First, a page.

Serving Apps Locally with Nginx and Pretty Domains

2013-03-04 · 5 min read

This post describes how to configure Nginx to serve application locally with pretty domains such as without using over-engineered solutions, like pow, trying to shield the user from the complexity with extra, unnecessary abstraction layers.

The instructions are OSX specific, but they can be easily adjusted to *nix systems.


Let's start by making sure there is no Apache process running. On OSX, we can use the following command to turn it off:

sudo launchctl unload -w /System/Library/LaunchDaemons/org.apache.httpd.plist

Nginx can be installed in various ways, I'll use homebrew:

brew install nginx

Running Nginx on port 80 (or any port below 1024) requires sudo command, otherwise the launch agent will fail. For ports above 1024, we can just symlink the launch script as follows:

ln -sfv /usr/local/opt/nginx/*.plist ~/Library/LaunchAgents
launchctl load -w ~/Library/LaunchAgents/homebrew.mxcl.nginx.plist

For default HTTP port, we need to change listen value from 8080 to 80 in /usr/local/etc/nginx.conf . We can also slightly adjust server_name, so both app/ and localhost/ resolve to

server {
     listen 80;
     server_name app localhost;

For ports below 1024 we cannot symlink the launch script. It must be copied to system's /Library/LaunchAgents.

sudo cp /usr/local/opt/nginx/homebrew.mxcl.nginx.plist /Library/LaunchAgents

In homebrew.mxcl.nginx.plist, we have to change UserName to root. For convenience, we can also change Label to nginx, which will allow us to write:

launchctl start nginx

instead of:

launchctl stop homebrew.mxcl.nginx

Local DNS

Next step is setting up a local DNS. As it is not possible to use wildcards in the /etc/hosts file, we cannot specify something like:      *.dev.

To get around this problem, we will install a DNS proxy, called DNSMasq:

brew install dnsmasq

The configuration is stored in dnsmasq.conf under /usr/local/etc/.

touch /usr/local/etc/dnsmasq.conf

Inside we put the following line:


It says that all *.dev sites should be redirected to the local IP, i.e.

Similar to Nginx process, dnsmasq must be run by root.

sudo cp -fv /usr/local/opt/dnsmasq/*.plist /Library/LaunchDaemons
sudo launchctl load /Library/LaunchDaemons/homebrew.mxcl.dnsmasq.plist

Then, we must configure OSX to use our local system as first DNS server. Go to System Preferences and then Network. For DNS configuration put the loopback IP (i.e. as first followed by usual DNS IP addresses:

Now, if we try to ping some any address ending in .dev, it should return

$ ping
PING ( 56 data bytes

Note: On Linux it is possible to automatically prefix DNS server list with It may be useful if you have to use DNS servers provided by DHCP and/or you change your network often (e.g. home, office). I haven't found similar solution for OSX.

Virtual Hosts

For virtual hosts configurations, we will follow the convention of two directories: sites-enabled and sites-available, under /usr/local/etc/nginx.

cd /usr/local/etc/nginx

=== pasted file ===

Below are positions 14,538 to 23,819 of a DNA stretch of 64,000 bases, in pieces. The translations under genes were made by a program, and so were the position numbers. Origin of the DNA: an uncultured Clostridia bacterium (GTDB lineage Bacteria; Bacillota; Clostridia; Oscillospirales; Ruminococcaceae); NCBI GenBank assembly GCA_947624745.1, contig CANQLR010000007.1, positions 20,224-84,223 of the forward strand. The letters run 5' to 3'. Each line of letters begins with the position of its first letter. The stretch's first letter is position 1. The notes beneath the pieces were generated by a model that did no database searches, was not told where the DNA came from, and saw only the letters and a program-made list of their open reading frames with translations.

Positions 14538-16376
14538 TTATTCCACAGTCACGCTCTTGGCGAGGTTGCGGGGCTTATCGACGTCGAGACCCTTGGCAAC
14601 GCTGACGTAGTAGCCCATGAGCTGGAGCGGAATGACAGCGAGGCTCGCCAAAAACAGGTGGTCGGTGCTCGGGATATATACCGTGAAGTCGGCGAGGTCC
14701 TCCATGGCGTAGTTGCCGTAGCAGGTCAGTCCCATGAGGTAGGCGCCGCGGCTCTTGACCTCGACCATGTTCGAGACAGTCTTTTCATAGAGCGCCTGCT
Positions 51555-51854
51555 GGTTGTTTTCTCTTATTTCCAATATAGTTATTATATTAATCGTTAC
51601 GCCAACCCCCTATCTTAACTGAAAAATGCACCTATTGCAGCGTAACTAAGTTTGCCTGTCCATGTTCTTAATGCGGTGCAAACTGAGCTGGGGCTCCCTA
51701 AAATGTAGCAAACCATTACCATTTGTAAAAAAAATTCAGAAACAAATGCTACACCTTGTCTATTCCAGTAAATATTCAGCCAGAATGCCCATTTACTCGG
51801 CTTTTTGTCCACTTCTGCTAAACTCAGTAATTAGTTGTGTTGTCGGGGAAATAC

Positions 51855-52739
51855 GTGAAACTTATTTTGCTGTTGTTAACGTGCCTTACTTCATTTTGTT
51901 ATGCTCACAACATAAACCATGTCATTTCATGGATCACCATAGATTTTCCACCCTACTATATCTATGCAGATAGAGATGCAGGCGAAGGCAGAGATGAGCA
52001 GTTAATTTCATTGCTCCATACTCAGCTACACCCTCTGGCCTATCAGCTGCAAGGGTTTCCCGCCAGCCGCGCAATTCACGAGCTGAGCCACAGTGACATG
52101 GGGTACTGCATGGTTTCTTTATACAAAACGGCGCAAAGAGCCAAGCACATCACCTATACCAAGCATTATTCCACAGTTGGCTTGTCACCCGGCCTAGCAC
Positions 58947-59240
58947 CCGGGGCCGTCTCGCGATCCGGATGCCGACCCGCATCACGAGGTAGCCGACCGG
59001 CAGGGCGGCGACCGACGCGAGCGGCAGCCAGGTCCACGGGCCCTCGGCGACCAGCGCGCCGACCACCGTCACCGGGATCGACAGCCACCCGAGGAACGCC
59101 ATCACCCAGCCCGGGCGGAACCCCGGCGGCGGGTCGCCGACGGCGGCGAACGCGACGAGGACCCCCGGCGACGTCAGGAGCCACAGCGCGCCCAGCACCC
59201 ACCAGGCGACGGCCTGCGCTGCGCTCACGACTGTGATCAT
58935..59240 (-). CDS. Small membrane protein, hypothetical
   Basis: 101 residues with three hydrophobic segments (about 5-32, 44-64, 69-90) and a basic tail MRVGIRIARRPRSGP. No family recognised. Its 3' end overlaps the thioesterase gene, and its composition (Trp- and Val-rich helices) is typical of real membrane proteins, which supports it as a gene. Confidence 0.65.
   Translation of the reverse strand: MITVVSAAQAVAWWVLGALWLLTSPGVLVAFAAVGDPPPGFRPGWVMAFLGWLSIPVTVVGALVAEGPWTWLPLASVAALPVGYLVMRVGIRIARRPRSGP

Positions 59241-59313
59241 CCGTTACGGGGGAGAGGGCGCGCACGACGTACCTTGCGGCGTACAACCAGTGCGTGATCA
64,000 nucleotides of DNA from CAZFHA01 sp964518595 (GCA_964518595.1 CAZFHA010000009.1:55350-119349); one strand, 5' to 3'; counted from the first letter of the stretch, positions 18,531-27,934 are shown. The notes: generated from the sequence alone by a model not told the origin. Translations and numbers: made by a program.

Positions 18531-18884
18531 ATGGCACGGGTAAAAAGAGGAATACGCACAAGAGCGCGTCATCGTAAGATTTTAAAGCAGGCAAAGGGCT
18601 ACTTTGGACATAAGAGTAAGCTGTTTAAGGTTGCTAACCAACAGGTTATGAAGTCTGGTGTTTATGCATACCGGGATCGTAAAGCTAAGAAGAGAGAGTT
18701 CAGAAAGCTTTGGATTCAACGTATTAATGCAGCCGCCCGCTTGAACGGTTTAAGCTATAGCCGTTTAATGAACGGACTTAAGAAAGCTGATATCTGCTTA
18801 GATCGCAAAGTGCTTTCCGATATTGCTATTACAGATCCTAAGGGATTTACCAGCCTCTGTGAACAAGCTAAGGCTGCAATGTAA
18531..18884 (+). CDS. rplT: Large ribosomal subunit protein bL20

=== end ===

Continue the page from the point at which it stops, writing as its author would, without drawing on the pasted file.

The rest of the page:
mkdir sites-available
mkdir sites-enabled

We must slightly adjust nginx.conf by adding the following line within http section:

 include sites-enabled/*.dev;

Configuration with Backend

We are ready to specify per-app configuration. Let's take a look at the configuration file template.

upstream NAME {

server {
    listen 80;

    try_files $uri/index.html $uri.html $uri @app;

    location @app {
      proxy_set_header X-Forwarded-For $proxy_add_x_forwarded_for;
      proxy_set_header Host $http_host;
      proxy_redirect off;

      proxy_pass http://NAME;

To make it work, we need to adjust it at least in two places i.e. NAME and PATH_TO_PUBLIC. NAME can be anything, I put there application's name. PATH_TO_PUBLIC specifies where assets are, e.g. for Rails it is the path to public folder, for Pyramid, the path to static folder, etc.

The configuration file can be placed in sites-available, and then, it must be linked to sites-enabled, e.g.

ln -s /usr/local/etc/nginx/sites-available/ \

Once linked, we have to restart Nginx process. On OSX, it can be done in the following way:

sudo launchctl stop nginx
sudo launchctl start nginx

Configuration without Backend

An additional, configuration file is not necessary for client-side only applications. We can set up a dynamic application dispatch by using a default server directive, located in /usr/local/etc/nginx/nginx.conf. Nginx will look for directories in defined base path that match the name from requested domain, e.g. will match a directory named appname inside /Users/zaiste/dev from the example below:

server {
        listen       80;
        server_name  app localhost .dev;

        set $basepath "/Users/zaiste/dev";

        set $domain $host;
        if ($domain ~ "^(.*)\.dev$") {
            set $domain $1;
        set $rootpath "${domain}";
        if (-d $basepath/$domain/public) {
            set $rootpath "${domain}/public";
        if (-f $basepath/$domain/index.html) {
            set $rootpath $domain;

        root $basepath/$rootpath;

        # redirect server error pages to the static page /50x.html
        error_page   500 502 503 504  /50x.html;
        location = /50x.html {
            root   html;

For now on, we can just create a new directory under /Users/zaiste/dev with a HTML file, and it will be automatically picked up by Nginx.


General solutions are just great: we build it from proven components and they are aimed for wider compatibility. Conventions are also great, but not when they try to simplify what's already simple. Using Nginx for serving applications locally is easy to set up and use. Moreover, the proposed solution is language/technology agnostic, it can be used for Rails, Pyramid, AngularJS or any other web technology.

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